Zimbabwe News and Internet Radio

Zaoga’s journey of a thousand miles

By Veronica Gwaze

Zaoga celebrates its 59th anniversary today and the sermon, which marked the beginning of this institution was delivered in Bindura under a eucalyptus tree, a site that now houses Ezekiel Guti University.

Zimbabwe Assemblies of God Africa (ZAOGA) founder, Ezekiel Guti and wife Eunor
Zimbabwe Assemblies of God Africa (ZAOGA) founder, Ezekiel Guti and wife Eunor

Ironically, like a gum tree whose deep, red, strong and steady heart is not appreciated by many, most people did not realise the sermon was to mark the birth of a church that would go on to spread its wings the world over.

The now revered Archbishop Guti received his calling when he was only 14 years old in Ngaone, Chipinge. He narrated that he got a calling on three occasions. On the initial encounter, young Guti heard music in the air and an angel appeared to him saying ‘fear not, sin not’.

Related Articles

Two more experiences were in Vumba and Harare, thereby sealing the launch of his ministry.

At 24, he got baptised and started preaching at Rhodesian Force Club upon moving to reside in Highfield. In 1956, Guti purchased a cottage in Highfield. It is at this cottage that he got a revelation to make it a prayer base for Africa.

This house is now known as Cottage 593 and is a semblance of the long history of the church.

“It was on a Saturday, I was fasting and praying reading the book of Acts, with a young man at Cottage 593 when suddenly, the house was filled with bright light and we both fell on our faces.

“The Lord appeared and suddenly I was caught up in the spirit, I was taken up in the air, wondering what it was. A voice said if I would overcome temptations, he was going to take me to another country, train me and bring me back to teach my people,” revealed Archbishop Guti.

Another revelation came in 1960, instructing him to leave Highfield for Bindura. Guti was to deliver his first sermon under a gum tree on his birthday on May 12.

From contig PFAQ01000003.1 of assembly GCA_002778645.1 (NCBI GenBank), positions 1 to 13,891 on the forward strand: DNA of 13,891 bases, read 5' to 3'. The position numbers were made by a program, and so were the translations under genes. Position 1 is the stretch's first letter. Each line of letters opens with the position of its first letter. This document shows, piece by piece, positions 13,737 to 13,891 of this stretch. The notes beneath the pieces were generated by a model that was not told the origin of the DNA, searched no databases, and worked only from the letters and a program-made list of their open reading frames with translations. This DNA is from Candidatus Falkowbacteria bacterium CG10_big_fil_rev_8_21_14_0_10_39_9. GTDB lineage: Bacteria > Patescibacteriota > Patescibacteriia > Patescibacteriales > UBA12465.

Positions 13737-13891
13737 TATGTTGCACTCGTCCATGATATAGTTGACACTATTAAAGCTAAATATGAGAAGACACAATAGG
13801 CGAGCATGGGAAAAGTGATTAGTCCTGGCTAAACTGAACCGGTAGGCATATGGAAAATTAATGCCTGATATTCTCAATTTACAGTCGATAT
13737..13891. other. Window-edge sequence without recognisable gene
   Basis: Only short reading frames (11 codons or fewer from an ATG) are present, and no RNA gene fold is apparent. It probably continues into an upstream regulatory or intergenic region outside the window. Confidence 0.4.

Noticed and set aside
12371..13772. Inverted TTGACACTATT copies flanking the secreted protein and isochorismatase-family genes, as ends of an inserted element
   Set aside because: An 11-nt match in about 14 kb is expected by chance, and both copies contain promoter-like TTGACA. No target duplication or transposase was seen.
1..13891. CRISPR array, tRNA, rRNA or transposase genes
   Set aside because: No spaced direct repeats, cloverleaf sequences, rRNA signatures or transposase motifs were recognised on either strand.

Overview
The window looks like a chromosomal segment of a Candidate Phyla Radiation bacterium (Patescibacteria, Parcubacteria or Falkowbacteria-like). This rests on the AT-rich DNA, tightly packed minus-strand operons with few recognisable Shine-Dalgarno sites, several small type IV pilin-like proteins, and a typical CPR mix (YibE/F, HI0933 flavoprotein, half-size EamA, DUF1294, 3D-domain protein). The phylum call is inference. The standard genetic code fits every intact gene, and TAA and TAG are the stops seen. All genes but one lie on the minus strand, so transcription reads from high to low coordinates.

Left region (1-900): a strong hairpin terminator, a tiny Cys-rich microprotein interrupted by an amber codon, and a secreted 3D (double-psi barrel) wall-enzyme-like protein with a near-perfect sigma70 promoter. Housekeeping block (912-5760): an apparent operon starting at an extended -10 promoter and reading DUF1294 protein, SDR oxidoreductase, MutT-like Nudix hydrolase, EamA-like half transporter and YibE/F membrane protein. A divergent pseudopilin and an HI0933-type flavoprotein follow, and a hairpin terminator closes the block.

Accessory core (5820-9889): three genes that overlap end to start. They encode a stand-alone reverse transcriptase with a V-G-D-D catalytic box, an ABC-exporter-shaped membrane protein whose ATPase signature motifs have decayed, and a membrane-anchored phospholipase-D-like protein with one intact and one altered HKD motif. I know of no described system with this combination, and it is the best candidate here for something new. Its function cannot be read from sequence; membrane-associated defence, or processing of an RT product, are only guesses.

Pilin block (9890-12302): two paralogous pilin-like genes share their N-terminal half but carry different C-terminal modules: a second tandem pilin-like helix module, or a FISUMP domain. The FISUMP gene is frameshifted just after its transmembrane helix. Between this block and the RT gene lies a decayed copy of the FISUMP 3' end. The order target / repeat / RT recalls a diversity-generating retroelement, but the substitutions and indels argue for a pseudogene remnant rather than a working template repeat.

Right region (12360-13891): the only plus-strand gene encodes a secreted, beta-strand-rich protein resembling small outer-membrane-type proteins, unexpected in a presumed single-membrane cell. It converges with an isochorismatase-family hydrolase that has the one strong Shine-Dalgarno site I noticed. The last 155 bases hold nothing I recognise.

In Bindura, Guti stayed in a cave and survived on food from well-wishers.

A year later, a second assembly was launched in Malawi, followed by another in Marondera. The same happened in Masvingo, Mutoko, Gutu and Highfield respectively.

By 1970, Archbishop Guti had planted 47 assemblies around the country. He left for the United States a year later to enrol in Bible School.

Four years later, he returned home and the church’s assemblies had increased to 52. In the ensuing months, assemblies were also established in Mozambique and Zambia with the total being 67 by 1990.

Gracious Women’s Fellowship, a ministry focusing on women in the church, was launched in 1994, the same year the church held a march to demonstrate its stance against homosexuality.

“Currently, the church is in more than 148 nations and states and it is continuing to grow. I do not take the church to be mine, it is God‘s church and I am his servant. This is how we have managed to stay intact.

“A servant leader does not do what he likes with the church and its funds, a leader should be controlled by God. Until the church is run by true and God fearing leaders with true callings, issues of church splits will never cease,” said Archbishop Guti.

Archbishop Guti has reached places that include Australia, Cayman Islands, Jamaica, New Zealand, USA, the Dominican Republic, South Pacific Islands and the Caribbean Islands, among others, to spread the word of God. The Sunday Mail